Caloris Planitia

Caloris Basin, Crater on Mercury

The most prominent and distinctive feature on the surface of Mercury is a vast circular basin ringed by mountains. The Caloris Basin, or Caloris Planitia, is the result of the impact of an immense object - estimated to have been some one hundred kilometres in diameter - that left a vast circular scar filled with smooth solidified lava. Around the basin a circular range of mountains has been raised up to two kilometres in height, known as the Caloris Montes.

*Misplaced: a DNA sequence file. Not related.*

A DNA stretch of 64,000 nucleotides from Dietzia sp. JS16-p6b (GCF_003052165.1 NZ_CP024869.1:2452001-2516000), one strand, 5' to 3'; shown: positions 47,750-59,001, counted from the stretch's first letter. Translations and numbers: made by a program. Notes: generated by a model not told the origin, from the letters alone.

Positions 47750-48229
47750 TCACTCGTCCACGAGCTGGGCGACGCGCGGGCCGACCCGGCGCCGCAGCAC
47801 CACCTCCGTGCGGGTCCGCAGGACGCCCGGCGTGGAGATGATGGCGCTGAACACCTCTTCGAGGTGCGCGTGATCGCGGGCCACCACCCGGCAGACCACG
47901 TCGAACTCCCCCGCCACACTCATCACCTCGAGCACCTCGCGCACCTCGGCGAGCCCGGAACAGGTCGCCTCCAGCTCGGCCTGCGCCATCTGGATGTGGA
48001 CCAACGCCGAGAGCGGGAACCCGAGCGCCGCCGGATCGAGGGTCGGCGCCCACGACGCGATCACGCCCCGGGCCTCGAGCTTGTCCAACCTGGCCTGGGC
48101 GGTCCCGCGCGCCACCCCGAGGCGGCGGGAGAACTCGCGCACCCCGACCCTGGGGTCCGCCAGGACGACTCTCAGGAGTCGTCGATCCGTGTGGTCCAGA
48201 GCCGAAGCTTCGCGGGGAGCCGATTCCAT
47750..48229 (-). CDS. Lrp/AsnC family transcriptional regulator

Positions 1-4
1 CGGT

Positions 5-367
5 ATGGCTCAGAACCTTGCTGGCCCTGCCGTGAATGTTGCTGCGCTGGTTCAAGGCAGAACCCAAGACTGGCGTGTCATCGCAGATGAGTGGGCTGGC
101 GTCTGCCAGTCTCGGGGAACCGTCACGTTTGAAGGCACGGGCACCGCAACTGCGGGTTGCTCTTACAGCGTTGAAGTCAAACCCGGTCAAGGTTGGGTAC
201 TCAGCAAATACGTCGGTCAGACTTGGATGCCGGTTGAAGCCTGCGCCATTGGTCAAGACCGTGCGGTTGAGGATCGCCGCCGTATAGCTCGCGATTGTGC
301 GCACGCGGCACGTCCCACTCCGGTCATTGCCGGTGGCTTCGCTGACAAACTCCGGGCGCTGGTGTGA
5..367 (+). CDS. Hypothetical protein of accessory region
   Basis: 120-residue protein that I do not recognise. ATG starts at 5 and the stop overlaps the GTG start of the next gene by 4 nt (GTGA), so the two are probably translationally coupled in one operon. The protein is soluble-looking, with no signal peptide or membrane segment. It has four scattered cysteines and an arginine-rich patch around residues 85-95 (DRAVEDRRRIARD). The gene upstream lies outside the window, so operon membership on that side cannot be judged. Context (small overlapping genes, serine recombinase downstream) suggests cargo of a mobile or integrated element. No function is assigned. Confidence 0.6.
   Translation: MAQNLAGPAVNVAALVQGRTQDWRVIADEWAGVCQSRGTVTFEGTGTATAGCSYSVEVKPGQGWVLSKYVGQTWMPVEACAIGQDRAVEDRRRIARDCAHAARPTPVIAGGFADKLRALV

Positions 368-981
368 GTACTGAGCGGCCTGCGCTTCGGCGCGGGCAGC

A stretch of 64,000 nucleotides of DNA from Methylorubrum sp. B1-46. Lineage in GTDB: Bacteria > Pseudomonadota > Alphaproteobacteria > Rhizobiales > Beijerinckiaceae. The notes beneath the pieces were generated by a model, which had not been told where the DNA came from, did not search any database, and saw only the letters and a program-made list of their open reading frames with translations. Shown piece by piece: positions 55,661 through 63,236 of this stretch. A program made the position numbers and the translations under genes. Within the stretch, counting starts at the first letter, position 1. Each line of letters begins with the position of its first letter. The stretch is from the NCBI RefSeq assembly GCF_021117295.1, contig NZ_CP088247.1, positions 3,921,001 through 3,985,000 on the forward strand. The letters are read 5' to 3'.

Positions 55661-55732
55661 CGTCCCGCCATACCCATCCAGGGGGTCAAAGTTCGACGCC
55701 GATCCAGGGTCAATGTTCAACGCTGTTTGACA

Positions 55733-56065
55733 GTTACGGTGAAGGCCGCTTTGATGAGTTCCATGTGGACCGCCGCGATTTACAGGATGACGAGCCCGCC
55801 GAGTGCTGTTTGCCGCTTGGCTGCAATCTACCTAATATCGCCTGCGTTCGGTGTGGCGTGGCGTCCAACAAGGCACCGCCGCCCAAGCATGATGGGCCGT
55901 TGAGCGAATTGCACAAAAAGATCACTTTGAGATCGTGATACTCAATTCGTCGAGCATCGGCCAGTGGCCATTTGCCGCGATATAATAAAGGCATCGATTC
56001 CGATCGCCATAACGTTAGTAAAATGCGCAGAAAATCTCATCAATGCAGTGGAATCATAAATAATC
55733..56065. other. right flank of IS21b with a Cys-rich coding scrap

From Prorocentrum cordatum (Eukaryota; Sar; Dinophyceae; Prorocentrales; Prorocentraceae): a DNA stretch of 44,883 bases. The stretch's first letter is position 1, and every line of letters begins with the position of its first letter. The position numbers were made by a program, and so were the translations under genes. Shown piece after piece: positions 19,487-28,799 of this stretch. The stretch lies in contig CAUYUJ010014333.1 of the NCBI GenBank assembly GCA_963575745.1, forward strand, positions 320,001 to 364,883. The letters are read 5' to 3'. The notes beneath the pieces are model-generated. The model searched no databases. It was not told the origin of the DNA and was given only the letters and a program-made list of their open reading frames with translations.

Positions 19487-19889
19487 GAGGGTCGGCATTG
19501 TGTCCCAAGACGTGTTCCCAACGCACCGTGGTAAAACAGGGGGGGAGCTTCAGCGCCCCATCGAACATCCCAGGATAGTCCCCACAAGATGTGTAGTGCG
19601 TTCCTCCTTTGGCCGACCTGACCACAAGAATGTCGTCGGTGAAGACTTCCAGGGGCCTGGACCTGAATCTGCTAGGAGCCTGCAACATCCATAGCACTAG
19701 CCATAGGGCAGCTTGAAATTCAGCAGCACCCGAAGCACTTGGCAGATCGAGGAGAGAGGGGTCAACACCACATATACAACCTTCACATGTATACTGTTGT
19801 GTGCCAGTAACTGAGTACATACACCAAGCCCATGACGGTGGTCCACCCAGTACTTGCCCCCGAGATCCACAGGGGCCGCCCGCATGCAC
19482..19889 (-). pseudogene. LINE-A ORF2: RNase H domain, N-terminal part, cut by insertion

The Caloris Basin is more than 1,500 km in diameter, comparable to the Mare Imbrium on Earth's Moon, though somewhat larger. Both these features are thought to have had similar origins, being formed early in the history of the Solar System through significant impact events. Though both contain craters of their own, this is much lighter than on the surrounding terrain, implying that these features were formed near the end of the most intense period of bombardment.

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